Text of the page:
One of the truly amazing things about Penn State football is the coaching stability.
College football assistants bounce around like kids on a trampoline. Unless they coach at Penn State for Joe Paterno, where they commonly stay for decades.
The benefits of such consistency and continuity are obvious. But there are drawbacks, too. For example, it makes PSU a fairly predictable opponent to prepare for from season-to-season.
Another minor drawback, to those of us in the outside world, is that when some aspect of the team performs catastrophically awfully horrendously badly - an understatement about the play-calling and quarterback play this season - we're left to wonder who's responsible, who's accountable and what the heck is being done to rectify it.
Because PSU coaches aren't publicly criticized, don't leave for another job before getting forced out the door and don't get thrown under the bus by other coaches.
They're insulated: JoePa takes all the heat, and everything else remains behind closed doors.
It has been an extremely successful model for a very long time, it is admirable and quite frankly it is one of the things that makes Penn State football Penn State football.
But right now it just adds to the incredible frustration. Never has 8-1 felt so unfulfilling.
For weeks (months?) now, RFBS has speculated that the quarterback play and the play-calling would cost PSU wins, would cause PSU to lose games it should win, if it didn't improve from nightmarish to simply bad.
The 10-7 win over Illinois fit the bill. It should have been 17-3, 20-6, 23-9 - something like that. By any normal means of playing offensive football, that should have been the score. Illinois had allowed 23 ppg in Big Ten play. But against PSU the Illini looked like the Baltimore Ravens.
The Lions needed an improbable 4th-down pass interference call and an even more improbable return to action from a broken foot by star WR Derek Moye, who entered the game for the final possession only, risking re-injuring the foot and ruining the rest of his season. Moye then proceeded to be the No. 1 option on the game-winning drive, targeted four times.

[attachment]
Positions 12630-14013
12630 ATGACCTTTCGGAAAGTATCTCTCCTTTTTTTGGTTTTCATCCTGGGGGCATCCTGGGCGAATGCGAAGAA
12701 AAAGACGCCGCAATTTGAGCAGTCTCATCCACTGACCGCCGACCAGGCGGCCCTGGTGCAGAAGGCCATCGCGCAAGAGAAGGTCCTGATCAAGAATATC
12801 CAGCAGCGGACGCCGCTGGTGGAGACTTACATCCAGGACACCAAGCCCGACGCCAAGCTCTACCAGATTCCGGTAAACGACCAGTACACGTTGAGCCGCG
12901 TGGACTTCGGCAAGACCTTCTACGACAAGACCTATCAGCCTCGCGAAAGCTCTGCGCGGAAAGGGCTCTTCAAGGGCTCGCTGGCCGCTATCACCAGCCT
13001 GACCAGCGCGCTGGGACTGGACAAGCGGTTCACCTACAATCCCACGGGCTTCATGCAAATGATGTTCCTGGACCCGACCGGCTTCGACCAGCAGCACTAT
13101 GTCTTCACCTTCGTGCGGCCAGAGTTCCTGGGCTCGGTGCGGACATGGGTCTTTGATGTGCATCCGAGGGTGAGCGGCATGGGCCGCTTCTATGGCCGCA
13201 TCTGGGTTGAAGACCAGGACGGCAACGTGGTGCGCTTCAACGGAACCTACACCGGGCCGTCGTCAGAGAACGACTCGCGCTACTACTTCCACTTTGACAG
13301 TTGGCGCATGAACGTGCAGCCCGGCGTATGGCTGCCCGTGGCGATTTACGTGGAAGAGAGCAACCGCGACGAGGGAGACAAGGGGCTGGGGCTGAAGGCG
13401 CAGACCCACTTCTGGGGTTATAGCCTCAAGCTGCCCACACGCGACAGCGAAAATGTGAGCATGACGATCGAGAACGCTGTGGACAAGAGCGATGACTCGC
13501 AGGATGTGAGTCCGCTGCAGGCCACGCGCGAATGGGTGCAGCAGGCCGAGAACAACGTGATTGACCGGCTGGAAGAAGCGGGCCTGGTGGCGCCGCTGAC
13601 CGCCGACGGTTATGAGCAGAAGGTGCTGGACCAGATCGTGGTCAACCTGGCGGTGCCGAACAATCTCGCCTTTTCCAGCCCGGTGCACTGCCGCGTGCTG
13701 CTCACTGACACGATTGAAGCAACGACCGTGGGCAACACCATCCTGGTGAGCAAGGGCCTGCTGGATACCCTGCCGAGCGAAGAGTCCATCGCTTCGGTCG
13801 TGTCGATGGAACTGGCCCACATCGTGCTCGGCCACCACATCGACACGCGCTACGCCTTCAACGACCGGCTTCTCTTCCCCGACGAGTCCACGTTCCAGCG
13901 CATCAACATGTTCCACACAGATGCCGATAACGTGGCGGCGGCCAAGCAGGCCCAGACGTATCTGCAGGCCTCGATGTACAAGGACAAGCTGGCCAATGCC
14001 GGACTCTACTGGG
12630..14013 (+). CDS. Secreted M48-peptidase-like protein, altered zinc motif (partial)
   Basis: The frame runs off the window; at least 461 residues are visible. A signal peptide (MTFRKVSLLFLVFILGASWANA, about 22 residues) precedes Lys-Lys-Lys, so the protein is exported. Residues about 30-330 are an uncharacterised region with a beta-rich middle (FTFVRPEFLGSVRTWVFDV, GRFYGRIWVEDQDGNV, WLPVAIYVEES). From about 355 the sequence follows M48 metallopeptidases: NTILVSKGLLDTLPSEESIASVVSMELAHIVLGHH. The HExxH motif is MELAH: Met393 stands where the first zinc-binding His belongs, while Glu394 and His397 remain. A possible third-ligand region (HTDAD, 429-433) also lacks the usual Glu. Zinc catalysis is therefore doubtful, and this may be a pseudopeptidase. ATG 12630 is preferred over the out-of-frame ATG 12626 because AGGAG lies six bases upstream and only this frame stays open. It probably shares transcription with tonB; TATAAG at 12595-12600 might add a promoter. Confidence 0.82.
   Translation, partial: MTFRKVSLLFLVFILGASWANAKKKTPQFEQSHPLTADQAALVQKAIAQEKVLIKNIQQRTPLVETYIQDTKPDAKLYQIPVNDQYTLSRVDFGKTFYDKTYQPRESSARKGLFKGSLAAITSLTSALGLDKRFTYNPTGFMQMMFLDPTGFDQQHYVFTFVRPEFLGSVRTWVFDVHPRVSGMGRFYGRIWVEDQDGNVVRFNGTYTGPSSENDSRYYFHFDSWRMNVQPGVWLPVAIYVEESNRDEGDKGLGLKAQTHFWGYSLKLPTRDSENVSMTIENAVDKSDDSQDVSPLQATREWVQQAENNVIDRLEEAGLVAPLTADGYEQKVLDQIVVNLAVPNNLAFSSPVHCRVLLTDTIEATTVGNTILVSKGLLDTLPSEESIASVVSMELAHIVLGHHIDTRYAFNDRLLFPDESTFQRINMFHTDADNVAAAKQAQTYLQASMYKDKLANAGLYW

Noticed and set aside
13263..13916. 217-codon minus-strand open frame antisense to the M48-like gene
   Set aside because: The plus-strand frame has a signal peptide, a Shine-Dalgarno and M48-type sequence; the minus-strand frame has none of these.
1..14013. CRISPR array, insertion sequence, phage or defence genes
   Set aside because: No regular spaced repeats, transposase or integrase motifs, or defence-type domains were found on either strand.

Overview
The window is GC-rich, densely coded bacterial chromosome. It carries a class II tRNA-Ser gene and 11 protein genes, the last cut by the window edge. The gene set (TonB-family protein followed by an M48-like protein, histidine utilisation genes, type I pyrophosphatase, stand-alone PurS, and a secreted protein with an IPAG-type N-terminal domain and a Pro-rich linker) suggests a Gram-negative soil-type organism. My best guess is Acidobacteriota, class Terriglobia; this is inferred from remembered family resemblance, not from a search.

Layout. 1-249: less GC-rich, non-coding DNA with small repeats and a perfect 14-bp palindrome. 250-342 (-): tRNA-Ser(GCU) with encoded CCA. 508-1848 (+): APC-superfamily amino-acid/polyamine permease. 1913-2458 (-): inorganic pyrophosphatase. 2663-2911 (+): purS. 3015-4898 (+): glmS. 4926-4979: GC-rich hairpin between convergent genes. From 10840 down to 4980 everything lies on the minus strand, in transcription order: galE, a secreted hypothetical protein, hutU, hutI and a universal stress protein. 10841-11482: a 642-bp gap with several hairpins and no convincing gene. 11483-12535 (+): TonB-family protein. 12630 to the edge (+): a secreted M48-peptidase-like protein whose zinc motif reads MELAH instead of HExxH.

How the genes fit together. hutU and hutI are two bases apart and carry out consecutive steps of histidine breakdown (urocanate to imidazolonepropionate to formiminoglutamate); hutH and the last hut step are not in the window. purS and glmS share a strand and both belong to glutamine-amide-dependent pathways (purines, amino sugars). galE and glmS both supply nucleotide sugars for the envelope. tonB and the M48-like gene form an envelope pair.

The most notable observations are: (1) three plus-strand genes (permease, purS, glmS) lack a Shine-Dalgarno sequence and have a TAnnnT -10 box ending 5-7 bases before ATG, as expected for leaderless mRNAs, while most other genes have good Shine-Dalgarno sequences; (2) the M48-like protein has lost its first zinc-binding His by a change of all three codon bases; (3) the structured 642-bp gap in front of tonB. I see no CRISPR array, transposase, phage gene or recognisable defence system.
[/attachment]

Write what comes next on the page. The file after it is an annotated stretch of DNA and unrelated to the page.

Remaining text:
Entering the final drive PSU had "amassed" 139 total yards. RB Silas Redd had accounted for 125 of those.
That's just not the way to do it, not when you don't have to. And PSU shouldn't have to. The play-calling should be better, and the quarterback play should, too. Both Matt McGloin and Rob Bolden (obviously) have regressed since last season.
Has a defense ever been stressed more by its offense in the history of football? The gassed and demoralized Lions D did just enough to salvage the victory in the end.
RFBS could literally recite dozens of examples of horrific play-calls or quarterback plays from the Illinois game alone.
Let's start with this: Devon Smith should never be the primary target in the red zone/near the end zone. He is a tiny speedster who needs the open space of midfield to succeed. There is simply no logical explanation for a goal-to-go dropback pass from McGloin to a 5-foot-7 (in cleats) target with average hands on a double move in the back of the end zone. Especially when you have a 6-foot-3, 220-pound WR with great hands in Justin Brown, when you have a TE, when you have Silas Redd in the backfield, etc.
(How did Illinois score in the red zone Saturday? A play-action, quick-strike high throw to a big (6-foot-3) target. This is the type of play that succeeds in the red zone. Every team seems to be aware of this except one.)
Also: McGoin is too small, soft-armed and happy-feeted to be consistently successful from the pocket against decent defenses. But there he was against Illinois, the best pass rush in the Big Ten, dropping straight back and throwing incompletions, frequently tipped or so far off-target they were lucky not to be intercepted. (And the wide receivers dropped several passes yesterday; don't blame the snowy weather, because the Illinois receivers were making nice catches all over the field.) Where were the play-action rollouts, or straight-design rollouts, that McGloin is effective utilizing?